Lemma 2.7 (see [23]). Let be a nonempty closed convex subset of a real Hilbert space . Let be a bifunction mapping satisfying (A1)–(A4), and let be convex and lower semicontinuous such that . Assume that either (B1) or (B2) holds. For and , there exists such that Define a mapping as follows: for all . Then, the following hold: (i) is single valued; (ii) is firmly nonexpansive, that is, for any ;(iii); (iv) is closed and convex.

Lemma 2.8 (see [8]). Assume that is a strongly positive linear bounded operator on a Hilbert space with coefficient and ; then .

3. Strong Convergence Theorems

In this section, we show a strong convergence theorem which solves the problem of finding a common element of , , and of an inverse-strongly monotone mappings in a Hilbert space.

Theorem 3.1. Let be a real Hilbert space, a closed convex subset of , , be , -inverse-strongly monotone mappings, respectively. Let be a convex and lower semicontinuous function, a contraction with coefficient , a maximal monotone mapping, and a strongly positive linear bounded operator of into itself with coefficient . Assume that . Let be a nonexpansive mapping of into itself such that Suppose that is a sequences generated by the following algorithm for arbitrarily: for all , where(C1), , , and ,(C2) with and ,(C3).
Then converges strongly to , where which solves the following variational inequality: which is the optimality condition for the minimization problem where is a potential function for (i.e., for ).

Proof. Due to condition (C1), we may assume without loss of generality, then, that for all . By Lemma 2.8, we have that . Next, we will assume that .
Next, we will divide the proof into six steps.
Step 1. We will show that are bounded.
Since , are , -inverse-strongly monotone mappings, we have that In a similar way, we can obtain It is clear that if , , then , are all nonexpansive.
Put , . It follows that By Lemma 2.7, we have that for all . Then, we have that Hence, we have that From (3.2), we deduce that It follows by induction that Therefore is bounded, so are , , , , and .

Step 2. We claim that . From (3.2), we have that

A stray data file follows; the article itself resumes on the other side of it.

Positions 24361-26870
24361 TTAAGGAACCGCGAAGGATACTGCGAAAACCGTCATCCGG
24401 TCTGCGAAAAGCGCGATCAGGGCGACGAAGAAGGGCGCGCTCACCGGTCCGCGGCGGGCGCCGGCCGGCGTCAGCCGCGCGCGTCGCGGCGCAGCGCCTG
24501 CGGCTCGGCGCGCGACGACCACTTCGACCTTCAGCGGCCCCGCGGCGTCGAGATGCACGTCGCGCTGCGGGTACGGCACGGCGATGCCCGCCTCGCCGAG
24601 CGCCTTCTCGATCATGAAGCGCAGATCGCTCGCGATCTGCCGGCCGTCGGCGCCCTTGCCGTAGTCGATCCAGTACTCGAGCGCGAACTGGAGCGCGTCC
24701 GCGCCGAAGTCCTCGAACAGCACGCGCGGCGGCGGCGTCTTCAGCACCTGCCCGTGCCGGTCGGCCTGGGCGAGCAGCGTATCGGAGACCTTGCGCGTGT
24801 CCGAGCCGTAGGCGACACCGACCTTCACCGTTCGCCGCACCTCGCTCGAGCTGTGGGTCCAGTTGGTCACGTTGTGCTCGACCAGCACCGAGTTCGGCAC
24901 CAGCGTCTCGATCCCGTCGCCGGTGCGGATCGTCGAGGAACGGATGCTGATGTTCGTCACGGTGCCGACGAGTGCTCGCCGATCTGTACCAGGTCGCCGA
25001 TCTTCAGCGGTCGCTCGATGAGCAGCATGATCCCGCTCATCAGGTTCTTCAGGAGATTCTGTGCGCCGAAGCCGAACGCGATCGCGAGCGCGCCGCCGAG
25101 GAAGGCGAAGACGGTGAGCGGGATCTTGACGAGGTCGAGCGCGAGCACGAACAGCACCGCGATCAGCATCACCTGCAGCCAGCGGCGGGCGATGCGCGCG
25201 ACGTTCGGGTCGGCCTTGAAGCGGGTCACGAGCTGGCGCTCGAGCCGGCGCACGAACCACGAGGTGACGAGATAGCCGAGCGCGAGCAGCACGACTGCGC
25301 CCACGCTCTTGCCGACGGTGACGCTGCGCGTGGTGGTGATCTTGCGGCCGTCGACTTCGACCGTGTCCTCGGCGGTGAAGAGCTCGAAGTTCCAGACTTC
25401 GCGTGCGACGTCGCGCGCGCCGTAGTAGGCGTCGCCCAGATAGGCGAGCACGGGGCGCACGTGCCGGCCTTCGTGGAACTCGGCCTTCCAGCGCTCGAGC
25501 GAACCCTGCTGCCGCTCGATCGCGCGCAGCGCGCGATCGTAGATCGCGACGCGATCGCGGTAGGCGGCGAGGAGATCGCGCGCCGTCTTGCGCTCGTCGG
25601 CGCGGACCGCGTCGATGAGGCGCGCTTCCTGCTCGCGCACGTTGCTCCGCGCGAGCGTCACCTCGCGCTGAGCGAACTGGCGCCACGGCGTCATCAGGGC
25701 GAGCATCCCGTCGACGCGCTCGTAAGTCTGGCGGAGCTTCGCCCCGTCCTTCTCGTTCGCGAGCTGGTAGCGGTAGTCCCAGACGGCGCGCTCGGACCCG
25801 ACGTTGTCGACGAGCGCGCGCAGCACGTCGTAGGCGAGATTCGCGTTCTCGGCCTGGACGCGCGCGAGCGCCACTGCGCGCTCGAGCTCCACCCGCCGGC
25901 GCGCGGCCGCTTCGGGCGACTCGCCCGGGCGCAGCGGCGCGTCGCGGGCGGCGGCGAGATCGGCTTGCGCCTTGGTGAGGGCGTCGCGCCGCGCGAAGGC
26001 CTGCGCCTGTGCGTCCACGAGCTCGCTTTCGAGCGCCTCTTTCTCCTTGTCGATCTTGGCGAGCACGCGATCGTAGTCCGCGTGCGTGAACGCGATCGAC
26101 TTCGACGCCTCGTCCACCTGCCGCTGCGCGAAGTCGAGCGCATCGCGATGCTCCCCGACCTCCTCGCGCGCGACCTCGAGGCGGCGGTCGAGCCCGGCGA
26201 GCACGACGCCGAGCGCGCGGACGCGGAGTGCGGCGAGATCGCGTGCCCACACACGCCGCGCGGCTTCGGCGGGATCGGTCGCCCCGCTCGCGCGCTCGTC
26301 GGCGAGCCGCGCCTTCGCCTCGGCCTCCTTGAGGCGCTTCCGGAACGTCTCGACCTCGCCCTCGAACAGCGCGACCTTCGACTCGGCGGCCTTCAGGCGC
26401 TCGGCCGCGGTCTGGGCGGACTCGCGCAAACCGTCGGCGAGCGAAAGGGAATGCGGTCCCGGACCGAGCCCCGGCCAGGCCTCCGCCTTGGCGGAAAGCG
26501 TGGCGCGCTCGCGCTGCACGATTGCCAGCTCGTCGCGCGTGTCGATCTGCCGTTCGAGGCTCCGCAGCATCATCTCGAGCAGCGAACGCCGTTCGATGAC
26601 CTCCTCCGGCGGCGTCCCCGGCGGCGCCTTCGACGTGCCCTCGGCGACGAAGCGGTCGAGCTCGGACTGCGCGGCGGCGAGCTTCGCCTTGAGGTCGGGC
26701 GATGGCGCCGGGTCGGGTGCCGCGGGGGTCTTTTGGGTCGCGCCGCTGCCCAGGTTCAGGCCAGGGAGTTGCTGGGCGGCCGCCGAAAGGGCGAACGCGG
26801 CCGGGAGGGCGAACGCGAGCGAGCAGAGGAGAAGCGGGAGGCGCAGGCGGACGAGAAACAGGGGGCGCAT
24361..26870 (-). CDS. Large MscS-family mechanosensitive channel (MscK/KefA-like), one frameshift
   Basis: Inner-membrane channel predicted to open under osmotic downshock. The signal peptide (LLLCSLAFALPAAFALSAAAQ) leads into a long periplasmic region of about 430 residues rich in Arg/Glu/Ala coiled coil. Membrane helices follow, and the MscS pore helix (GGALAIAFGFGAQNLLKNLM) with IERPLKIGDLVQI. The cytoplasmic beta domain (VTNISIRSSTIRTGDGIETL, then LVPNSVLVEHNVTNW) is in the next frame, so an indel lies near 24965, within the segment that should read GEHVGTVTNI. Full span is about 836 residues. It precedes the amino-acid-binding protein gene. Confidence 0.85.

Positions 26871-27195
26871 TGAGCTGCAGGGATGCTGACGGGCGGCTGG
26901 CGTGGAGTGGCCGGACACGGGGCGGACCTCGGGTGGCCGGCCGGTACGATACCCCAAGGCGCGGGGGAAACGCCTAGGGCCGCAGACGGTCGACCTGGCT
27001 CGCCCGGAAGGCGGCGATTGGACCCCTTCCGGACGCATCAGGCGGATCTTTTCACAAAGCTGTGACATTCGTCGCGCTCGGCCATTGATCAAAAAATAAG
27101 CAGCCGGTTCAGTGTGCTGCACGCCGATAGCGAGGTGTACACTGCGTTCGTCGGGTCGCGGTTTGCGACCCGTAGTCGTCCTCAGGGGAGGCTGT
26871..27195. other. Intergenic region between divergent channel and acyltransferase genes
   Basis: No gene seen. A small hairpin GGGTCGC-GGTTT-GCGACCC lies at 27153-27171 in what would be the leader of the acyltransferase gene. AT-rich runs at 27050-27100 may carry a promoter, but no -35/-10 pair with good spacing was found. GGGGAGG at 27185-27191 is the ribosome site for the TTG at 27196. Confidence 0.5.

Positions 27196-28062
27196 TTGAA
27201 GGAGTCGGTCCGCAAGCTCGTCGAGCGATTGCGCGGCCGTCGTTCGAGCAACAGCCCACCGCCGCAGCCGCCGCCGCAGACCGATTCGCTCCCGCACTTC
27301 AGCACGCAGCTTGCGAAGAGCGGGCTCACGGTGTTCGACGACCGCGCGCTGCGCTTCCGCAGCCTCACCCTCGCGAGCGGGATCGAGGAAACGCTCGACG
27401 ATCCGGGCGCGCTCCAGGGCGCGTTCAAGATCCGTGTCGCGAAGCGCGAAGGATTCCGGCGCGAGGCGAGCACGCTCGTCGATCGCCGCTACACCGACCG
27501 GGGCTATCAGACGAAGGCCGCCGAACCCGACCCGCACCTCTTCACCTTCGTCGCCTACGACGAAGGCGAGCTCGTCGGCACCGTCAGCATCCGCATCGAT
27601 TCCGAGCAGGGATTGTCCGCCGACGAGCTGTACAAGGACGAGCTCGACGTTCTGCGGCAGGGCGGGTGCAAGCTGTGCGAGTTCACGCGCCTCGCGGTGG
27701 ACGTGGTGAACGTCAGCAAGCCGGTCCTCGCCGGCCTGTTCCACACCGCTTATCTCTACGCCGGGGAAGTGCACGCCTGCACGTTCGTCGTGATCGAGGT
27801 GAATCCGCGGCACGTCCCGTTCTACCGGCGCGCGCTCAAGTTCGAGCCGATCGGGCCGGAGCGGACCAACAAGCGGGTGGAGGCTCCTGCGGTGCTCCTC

Since are nonexpansive, we also have that On the other hand, from and , it follows that Substituting into (3.14) and into (3.15), we get From (A2), we obtain and then So It follows that Without loss of generality, let us assume that there exists a real number such that , for all . Then, we have that and hence where . Substituting (3.22) into (3.13), we have that Substituting (3.23) into (3.12), we get where . By conditions (C1)-(C2) and Lemma 2.5, we have that as . From (3.23), we also have that as .

Step 3. We show the following: (i); (ii). For and , by (3.5) and (3.8), we get It follows that So, we obtain where . By conditions (C1) and (C3) and , we obtain that as .
Substituting (3.8) into (3.25), we get From (3.26), we have that So, we also have that where . By conditions (C1)–(C3), and , we obtain that as .

Step 4. We show the following: (i); (ii); (iii). Since is firmly nonexpansive and by (2.2), we observe that Hence, we have that Since is 1-inverse-strongly monotone and by (2.2), we compute which implies that Substituting (3.32) into (3.34), we have that Substituting (3.35) into (3.26), we get Then, we derive By condition (C1), , , and . So, we have that , as . It follows that From (3.2), we have that By condition (C1) and , we obtain that as . Next, we observe that Since is bounded and by condition (C1), we have that as , and Since and , it implies that as . Hence, we have that By (3.38) and , we obtain as . Moreover, we also have that By (3.38) and , we obtain as .
Step 5. We show that and . It is easy to see that is a contraction of into itself. Indeed, since , we have that Hence is complete, and there exists a unique fixed point such that . By Lemma 2.2, we obtain that for all .
Next, we show that , where is the unique solution of the variational inequality , for all . We can choose a subsequence of such that As is bounded, there exists a subsequence of which converges weakly to . We may assume without loss of generality that .
We claim that . Since , , and and by Lemma 2.6, we have that .
Next, we show that . Since , we know that It follows by (A2) that Hence, For and , let . From (3.48), we have that From , we have that . Further, from (A4) and the weakly lower semicontinuity of , and , we have that From (A1), (A4), and (3.50), we have that and hence Letting , we have, for each , that This implies that .
Lastly, we show that . In fact, since is a -inverse-strongly monotone, is monotone and Lipschitz continuous mapping. It follows from Lemma 2.3 that is a maximal monotone. Let , since . Again since , we have that , that is, . By virtue of the maximal monotonicity of , we have that and hence